καὶ θηρίοις, ὅσα διὰ τοῦ σώματος παθήματα ἐπὶ τὴν ψυχὴν τείνει: τὰ δὲ περὶ τούτων ἀναλογίσματα πρός τε οὐσίαν καὶ ὠφέλειαν μόγις καὶ ἐν χρόνῳ διὰ πολλῶν πραγμάτων καὶ παιδείας παραγίγνεται οἷς ἂν καὶ παραγίγνηται;

Παντάπασι μὲν οὖν.

'Is it not true that human beings, as well as animals, from the moment of birth receive sensations through the body, and that these sensations are concentrated in the soul; whereas reflections about these, with reference to their being and usefulness, are only acquired slowly and with difficulty, and only by those capable of much exertion?'

That is precisely the situation.'

The first thing we come across here is that double characterization of perception which we already know from the first step. On the one hand the object of perception contains something that strikes our individual senses, but we also encounter it (albeit in a non-regarding and nonconceptual way) as existing in the multifacetedness of its being. Now at this point of the argument it is no longer a matter of analysing this difference within the object of perception, nor of focusing on the co-belonging of these two aspects (in the sense of the understanding of being as presupposition for what is given to the senses), but something else is in question: how this co-belonging is rooted in the primordial unity of the Dasein of man, how both elements are there in and with this Dasein, and how this unity itself requires a specifically split mode of being of the human being. In this regard, sharply set off against each other are: what we perceive through the senses, which is there φύσει; that what we perceive as existing (in its being) is only unfolded in παιδεία, in the course of the history of Dasein (μόλις καὶ ἐν χρόνῳ).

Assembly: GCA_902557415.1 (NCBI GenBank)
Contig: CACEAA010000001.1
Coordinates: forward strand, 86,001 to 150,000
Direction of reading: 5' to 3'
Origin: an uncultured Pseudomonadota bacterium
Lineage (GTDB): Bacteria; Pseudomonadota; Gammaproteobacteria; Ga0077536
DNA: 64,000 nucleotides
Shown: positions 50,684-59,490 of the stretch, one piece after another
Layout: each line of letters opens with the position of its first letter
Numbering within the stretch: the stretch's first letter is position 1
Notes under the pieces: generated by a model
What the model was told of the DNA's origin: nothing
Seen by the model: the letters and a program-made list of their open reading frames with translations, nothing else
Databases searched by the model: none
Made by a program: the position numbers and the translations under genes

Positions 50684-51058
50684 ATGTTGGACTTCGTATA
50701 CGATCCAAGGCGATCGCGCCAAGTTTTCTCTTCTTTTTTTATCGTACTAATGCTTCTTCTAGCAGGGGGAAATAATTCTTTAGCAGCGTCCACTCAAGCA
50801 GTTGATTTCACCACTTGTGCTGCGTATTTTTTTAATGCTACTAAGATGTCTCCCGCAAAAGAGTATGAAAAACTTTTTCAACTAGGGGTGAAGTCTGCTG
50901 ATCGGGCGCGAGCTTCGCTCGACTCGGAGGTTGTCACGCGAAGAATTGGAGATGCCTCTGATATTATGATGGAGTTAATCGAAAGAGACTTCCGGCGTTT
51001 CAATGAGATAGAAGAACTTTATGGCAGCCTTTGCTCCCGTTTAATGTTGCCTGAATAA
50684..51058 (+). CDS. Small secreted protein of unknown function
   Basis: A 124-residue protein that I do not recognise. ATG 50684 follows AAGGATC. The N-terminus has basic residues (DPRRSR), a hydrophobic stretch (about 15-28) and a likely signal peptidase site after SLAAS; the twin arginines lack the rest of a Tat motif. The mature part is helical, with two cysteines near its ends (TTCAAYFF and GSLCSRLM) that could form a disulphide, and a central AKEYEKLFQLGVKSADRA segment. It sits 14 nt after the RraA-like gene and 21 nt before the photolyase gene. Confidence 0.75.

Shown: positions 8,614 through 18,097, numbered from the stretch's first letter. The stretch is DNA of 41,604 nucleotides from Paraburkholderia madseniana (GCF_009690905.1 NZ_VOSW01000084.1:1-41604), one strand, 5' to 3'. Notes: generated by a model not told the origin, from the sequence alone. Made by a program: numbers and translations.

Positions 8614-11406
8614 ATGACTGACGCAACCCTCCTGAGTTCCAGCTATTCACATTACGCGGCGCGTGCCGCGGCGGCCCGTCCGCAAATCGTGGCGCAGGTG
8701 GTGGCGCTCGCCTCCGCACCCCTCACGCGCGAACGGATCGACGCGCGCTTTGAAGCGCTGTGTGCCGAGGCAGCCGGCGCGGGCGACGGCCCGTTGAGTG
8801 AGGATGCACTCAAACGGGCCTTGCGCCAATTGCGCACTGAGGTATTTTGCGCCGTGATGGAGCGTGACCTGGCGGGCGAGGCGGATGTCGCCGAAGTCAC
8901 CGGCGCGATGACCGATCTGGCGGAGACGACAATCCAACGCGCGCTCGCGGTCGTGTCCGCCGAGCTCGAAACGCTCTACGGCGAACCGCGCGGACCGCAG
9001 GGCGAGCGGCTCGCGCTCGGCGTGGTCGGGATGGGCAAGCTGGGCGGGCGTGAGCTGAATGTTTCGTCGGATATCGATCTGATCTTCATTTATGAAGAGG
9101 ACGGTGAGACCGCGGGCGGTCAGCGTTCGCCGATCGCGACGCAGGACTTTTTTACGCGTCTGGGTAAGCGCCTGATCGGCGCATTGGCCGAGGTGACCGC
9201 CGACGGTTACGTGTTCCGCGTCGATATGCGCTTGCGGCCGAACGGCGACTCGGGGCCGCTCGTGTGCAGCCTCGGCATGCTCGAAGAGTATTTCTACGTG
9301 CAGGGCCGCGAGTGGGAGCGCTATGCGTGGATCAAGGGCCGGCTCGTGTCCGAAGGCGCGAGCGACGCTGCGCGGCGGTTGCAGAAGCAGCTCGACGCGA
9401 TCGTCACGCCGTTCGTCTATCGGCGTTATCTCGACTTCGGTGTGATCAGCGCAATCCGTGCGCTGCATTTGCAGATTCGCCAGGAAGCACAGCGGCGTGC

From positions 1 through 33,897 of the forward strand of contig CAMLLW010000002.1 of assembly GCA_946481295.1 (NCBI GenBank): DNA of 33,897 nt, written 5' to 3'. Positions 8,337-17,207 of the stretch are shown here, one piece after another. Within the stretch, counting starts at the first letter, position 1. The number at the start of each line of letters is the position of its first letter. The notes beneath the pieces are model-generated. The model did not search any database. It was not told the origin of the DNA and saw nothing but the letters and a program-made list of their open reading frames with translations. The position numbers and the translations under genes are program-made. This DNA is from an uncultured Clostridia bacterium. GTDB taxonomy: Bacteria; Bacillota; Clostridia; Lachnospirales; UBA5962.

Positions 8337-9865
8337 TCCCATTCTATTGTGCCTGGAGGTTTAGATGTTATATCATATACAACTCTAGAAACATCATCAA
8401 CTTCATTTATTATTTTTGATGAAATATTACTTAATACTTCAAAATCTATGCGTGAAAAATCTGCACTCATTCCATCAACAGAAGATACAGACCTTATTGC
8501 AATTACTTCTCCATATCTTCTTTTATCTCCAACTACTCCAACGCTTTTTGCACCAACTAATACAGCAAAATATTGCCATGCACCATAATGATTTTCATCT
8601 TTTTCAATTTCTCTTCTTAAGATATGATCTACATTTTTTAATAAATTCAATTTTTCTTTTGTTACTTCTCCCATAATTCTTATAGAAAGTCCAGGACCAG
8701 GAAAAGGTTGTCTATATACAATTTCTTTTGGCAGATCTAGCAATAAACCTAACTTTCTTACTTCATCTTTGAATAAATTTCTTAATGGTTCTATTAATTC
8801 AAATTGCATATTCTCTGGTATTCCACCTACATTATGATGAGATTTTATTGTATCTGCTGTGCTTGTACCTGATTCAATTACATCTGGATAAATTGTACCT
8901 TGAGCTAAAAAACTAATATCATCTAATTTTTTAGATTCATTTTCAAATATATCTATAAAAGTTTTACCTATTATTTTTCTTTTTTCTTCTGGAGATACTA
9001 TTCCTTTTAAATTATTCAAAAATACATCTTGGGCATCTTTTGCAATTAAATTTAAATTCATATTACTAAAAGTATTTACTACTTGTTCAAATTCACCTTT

Φύσει, 'from nature': this means without our doing, but at the same time essentially related to us and built into our activity. The αἴσθησις is from nature, but it is never there as nature. The αἴσθησις of man is from the start something different to nature, even when the understanding of being into which it is built is not yet awake, and remains indeterminate and initially unfolded. But this means that it is already there in its indeterminateness. This indeterminateness of the understanding of being does not mean nothing, but is something positive: something that the animal never arrives at, because it altogether lacks an understanding of being.

Here man and animal are mentioned together only in respect of the perceivable things which press upon them as passive subjects. But nothing

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